A concern for Democrats for the November election

What should be a concern is that while turnout has been at record high levels for the Republican primary contests, it has been at low levels for the Democrats.

More Republicans have voted in the first several primaries than ever before, while turnout for Democrats has dropped far below what the party saw in 2008.

Participation is down this year for Democrats by about 23 percent, or around 150,000 votes, through the first three states. Meanwhile, every Republican state to vote has seen record-breaking turnout totals.

So it looks like Donald Trump is actually turning out voters for him and while the Democrats are not. Some observers are downplaying this difference, saying that come November, Democrats will be sufficiently alarmed by the possibility of a Republican presidency that they will turn out in large numbers.

I am not so sanguine. The Democratic party has consistently shown a reluctance to convert the enthusiasm of its base into a lasting movement. Barack Obama generated huge interest in 2008 but nothing lasting was built on that surge. This is not that surprising actually. Like the Republicans, the Democrats want their base to just vote for the candidates that the party periodically puts before them and not really play a role in shaping policy, which is to be left to the party leaders and its lobbyists and the oligarchy. This low turnout may be a sign that the party base is disaffected with that kind of treatment.

If the Democratic party is not careful and Hillary Clinton is the party nominee, they could lose a chunk of their voters to Trump because of his direct attack on just such establishment control of the political process, even if they disagree with some of his message.

Will voters embrace Hillary Clinton's realism over Bernie Sanders' idealism?

Will voters embrace Hillary Clinton’s realism over Bernie Sanders’ idealism?


  1. doublereed says

    Bernie Sanders is incredibly popular with young voters. It’s depressing that the DNC doesn’t want to harness that enthusiasm for the future of their party. Instead, they seem to be doing everything in their party to marginalize and dismiss young voters, something usually that republicans do. The condescending attitude that people show toward Sanders and his followers is exactly what turns off young people to the process.

  2. says

    I am one of those disaffecteds. Is Sanders gets the nod I’ll go vote for him. But if it’s Clinton i may sit back just see what happens. If Trump makes the oligarchy and two party system into a laughingstock, it might be good in the long run.

    Clinton’s “realism” is like Kissinger’s “realpolitik” -- another way of saying “naked unrestrained I’ll do anything for power” She’s just being more subtle about it than the others because she thinks she can be. If her status as the anointed one is in jeopardy then we’ll see…

  3. Great American Satan says

    MR -- Really? I can understand feeling like Clinton would be just another business-fondling insider facilitating the ongoing war on the poor that’s destroying america, but you’d honestly let a rethuglican win over her by not voting? You really think she’d be as bad as the party that’s racing to the right of fucking golden dawn these days? You really would not just plug your nose and vote for Clinton in November? You don’t see the value in keeping the openly racist theocrats out of the top executive office? Really?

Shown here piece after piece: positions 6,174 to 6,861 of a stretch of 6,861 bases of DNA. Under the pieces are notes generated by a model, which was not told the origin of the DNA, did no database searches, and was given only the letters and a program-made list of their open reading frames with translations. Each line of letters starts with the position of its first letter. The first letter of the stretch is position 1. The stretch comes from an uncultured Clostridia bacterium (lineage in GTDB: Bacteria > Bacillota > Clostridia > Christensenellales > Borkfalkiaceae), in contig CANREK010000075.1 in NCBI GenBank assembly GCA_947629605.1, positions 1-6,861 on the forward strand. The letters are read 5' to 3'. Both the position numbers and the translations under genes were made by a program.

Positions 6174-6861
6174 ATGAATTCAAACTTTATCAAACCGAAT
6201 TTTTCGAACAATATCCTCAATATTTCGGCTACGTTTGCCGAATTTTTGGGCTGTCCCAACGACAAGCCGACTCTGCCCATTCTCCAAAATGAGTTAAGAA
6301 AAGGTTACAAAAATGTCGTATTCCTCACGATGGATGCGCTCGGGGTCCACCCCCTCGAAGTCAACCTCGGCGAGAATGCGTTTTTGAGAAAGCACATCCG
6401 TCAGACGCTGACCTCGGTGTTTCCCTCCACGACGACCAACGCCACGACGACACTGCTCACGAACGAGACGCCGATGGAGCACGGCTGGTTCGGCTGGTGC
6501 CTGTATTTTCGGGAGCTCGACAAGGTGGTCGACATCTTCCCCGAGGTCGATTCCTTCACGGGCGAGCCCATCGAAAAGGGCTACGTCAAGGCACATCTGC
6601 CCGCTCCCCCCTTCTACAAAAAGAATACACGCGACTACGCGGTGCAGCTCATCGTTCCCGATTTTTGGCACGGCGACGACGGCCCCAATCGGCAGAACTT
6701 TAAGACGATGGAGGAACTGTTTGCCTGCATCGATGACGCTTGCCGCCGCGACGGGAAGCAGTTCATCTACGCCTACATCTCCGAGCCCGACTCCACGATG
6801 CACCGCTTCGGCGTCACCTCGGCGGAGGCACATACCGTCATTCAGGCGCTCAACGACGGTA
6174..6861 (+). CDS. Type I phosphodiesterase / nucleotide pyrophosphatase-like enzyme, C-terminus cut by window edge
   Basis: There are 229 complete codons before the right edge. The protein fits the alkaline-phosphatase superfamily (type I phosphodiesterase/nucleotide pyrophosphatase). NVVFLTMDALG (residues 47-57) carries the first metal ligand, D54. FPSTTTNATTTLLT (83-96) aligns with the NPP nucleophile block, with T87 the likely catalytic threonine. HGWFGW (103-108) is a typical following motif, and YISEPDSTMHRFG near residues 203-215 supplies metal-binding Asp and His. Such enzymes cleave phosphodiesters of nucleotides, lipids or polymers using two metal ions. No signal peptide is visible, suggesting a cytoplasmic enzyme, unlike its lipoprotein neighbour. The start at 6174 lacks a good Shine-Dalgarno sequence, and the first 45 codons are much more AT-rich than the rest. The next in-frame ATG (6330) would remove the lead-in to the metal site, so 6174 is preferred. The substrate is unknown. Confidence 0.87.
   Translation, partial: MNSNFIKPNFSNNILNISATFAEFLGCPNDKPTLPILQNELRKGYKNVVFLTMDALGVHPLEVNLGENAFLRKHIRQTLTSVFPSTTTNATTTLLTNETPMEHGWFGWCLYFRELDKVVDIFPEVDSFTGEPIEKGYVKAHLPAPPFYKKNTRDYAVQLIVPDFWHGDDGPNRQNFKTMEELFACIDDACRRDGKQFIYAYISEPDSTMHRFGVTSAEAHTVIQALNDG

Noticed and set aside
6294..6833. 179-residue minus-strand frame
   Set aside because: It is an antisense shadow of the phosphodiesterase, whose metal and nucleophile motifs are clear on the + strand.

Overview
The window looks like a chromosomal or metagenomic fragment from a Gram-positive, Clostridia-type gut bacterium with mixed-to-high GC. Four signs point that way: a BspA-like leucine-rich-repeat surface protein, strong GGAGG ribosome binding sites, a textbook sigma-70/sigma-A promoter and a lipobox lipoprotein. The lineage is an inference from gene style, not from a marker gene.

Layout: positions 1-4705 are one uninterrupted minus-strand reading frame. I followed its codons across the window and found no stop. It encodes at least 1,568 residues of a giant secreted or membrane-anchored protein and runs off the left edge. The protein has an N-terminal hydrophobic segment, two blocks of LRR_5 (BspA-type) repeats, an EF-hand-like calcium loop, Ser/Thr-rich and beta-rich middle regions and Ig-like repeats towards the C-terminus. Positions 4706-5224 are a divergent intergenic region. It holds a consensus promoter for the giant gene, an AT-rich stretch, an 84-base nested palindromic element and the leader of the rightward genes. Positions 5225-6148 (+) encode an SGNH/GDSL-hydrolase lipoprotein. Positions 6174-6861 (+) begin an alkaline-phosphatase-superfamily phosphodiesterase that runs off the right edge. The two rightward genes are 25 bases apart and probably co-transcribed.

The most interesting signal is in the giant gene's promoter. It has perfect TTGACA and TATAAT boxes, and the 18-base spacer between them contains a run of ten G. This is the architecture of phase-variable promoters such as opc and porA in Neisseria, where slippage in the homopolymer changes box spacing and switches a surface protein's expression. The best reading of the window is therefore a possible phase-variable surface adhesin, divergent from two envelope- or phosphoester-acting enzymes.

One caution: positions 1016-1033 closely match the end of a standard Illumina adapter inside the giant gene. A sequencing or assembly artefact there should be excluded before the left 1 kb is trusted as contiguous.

4. John Smith says

    Her pragmatism claim, that “she’ll get things done and not over promise” is total bullshit. First, a winning presidential promise is a statement to every politician in the country that this is what the American people want. Go against this and you go against the American people. Second, her plans are ineffective and don’t address many concerns. Expanding Obamacare does not reduce costs at all. Her higher education plan would leave many people without access. And she hasn’t said at all how she’ll pay for anything other than “tax the rich” Passing a trade deal with terrible copyright provisions and allows profits to supersede laws will result in higher drug prices and drive up healthcare costs. While she says she is against the TPP, she wrote quite a good chunk of it and lobbied for it.

    Great American Satan@3 Yes I would not vote for her ever. The absolute biggest problem in America is political corruption -- and your most important issue will not get solved unless corruption is addressed. If it is Trump vs. Clinton, I will hold my nose, yes, and vote for TRUMP. And I’m a quite toned Indian-American.

    @Mano Bernie isn’t really an idealist. He is very pragmatic, but he does not seem so because he doesn’t talk about the macroeconomic factors that make his plans possible. He has them hidden on his website because he is a poor campaigner.

    -- Under a single payer healthcare plan, there is only one buyer of healthcare – the government. So we get a lot of negotiating power. We can keep the prices of drugs and procedures close to their cost and reduce profit for drug companies and insurance companies. Because we’ll also go to the doctor more often and prevent diseases, we will need less expensive surgeries and procedures. Because we are not spending so much of our own money on healthcare costs, we will have more disposable income – income we are now free to spend that was tied up in healthcare bills.
    -- This stimulates the economy as we spend more – increases the literal measure of GDP. Yes, income after taxes is decreased from the increased taxes, but that is how we save money.Don’t forget that richer people, like Chris Cuomo, pay more of the cost under Bernie’s plan than poorer people. Yes healthcare profits go down, but money is taken from administrative costs, from insurance and drug shareholders not doctors and researchers, so innovation and research is not substantially weakened. It is not magic, it is macroeconomics. These are the reasons universal healthcare works in Canada. Expanding the ACA will not keep costs down because it keeps the middleman of insurance companies.